As Pluto squared 12th house Venus, Moon and Sun, then crossed the IC conjunct South Node from 93-95, what was left of my family of origin fell apart in a particularly painful and tragic way. I had to make choices in order to protect myself from the destructive urges of other family members which involved separation from loved ones which is probably permanent. The major decision I made during those years was that the blood tie does not give others the right to destroy your life. I was indeed fortunate in having an astrological framework, which helped to provide a meaningful context for the pain.
As part of trying to process what was happening, I decided to compile a family history, returning to my native island to collect some oral material from old people who knew my family back a couple of generations. The day I sat down to write it up, transiting Pluto was exactly conjunct the South Node, within half a degree of the IC. During the same week, I looked back through some old writings of my own, finding two unpublished pieces.
The first was written in July 1970, six months after the start of Neptune transiting the IC. I had no knowledge of astrology then…….
“…….My sister and I decided to take the dog and walk from our house, just outside the town, to a beach very exposed to the sea, well beyond the harbour. It would be a long walk, but it was a beautiful briskly windy sunny day – snatched from the usual bleak incessant rains of a Hebridean July.
We took a curving route through the town, then via an outlying district overlooking the navigation beacon. This landmark had winked its electric eye reassuringly at the mouth of the harbour for as long as I could remember. Approaching the district cemetery, my sister walked on by, but I slowed down, never having passed through its gates. Only men attended funerals in the Outer Hebrides when I was growing up.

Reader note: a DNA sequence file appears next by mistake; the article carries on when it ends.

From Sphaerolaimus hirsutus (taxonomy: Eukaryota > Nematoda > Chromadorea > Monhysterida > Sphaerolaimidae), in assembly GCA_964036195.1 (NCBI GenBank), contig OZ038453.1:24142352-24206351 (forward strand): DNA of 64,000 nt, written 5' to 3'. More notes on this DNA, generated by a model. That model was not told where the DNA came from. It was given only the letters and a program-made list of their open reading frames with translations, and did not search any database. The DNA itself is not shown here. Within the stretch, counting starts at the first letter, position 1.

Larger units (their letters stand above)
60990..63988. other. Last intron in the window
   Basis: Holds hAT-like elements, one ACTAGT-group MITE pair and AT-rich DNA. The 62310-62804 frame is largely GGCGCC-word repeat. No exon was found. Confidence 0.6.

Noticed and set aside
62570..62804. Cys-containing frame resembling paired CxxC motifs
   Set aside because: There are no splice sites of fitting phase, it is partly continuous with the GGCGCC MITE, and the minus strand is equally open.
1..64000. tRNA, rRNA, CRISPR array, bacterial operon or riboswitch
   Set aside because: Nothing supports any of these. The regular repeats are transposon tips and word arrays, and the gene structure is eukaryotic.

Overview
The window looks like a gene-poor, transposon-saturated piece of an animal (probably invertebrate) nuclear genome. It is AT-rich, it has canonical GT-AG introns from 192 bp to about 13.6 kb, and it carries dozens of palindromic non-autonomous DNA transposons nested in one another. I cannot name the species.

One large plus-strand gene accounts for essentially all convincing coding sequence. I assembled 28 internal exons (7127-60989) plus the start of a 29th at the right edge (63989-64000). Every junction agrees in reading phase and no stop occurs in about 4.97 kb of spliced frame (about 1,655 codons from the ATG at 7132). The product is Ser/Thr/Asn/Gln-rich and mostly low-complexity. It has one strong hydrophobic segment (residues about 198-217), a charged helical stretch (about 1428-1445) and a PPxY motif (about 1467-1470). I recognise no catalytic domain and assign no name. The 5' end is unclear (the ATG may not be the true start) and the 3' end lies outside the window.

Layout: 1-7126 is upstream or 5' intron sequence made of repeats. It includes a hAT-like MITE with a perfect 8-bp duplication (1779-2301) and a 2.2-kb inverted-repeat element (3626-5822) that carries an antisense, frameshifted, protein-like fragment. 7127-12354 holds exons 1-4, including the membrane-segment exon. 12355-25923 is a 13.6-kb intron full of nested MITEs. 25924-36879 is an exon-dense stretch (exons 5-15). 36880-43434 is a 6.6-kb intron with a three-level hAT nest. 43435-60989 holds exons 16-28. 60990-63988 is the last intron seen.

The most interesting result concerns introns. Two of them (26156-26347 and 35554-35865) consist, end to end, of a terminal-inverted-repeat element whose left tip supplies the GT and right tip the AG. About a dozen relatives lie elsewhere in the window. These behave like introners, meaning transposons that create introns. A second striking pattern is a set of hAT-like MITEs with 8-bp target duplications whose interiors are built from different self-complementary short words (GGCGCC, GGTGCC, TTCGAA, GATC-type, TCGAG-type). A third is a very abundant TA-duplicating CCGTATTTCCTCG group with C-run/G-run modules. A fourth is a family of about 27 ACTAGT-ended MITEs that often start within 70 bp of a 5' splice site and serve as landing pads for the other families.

“The sun is shining on the dead today!” I called to my sister. “Let’s go and pay our respects.” She wasn’t too keen. “Have you ever visited Granddad and Granny’s grave?” I asked.
“No,” she said. ” I suppose we could do that.” We pushed open the heavy creaking gate. The graveyard, beautifully tended, sloped gently down to within a few hundred yards of the sea. I realised that I did not know where my father’s parents lay.
” I remember where Daddy said it was,” my sister said. “Follow me. With our English name, it shouldn’t be difficult to find.”
Our paternal grandfather had been posted to the Outer Hebrides before the First World War, meeting our grandmother on his first trip ashore. English gentlemen were a great rarity in these parts; very desirable “catches” to aspiring island girls like Granny, who had by all accounts been a handsome, strong and wilful young woman. He was well and truly caught; apart from a period of war service he remained in the Outer Isles for the rest of his long life.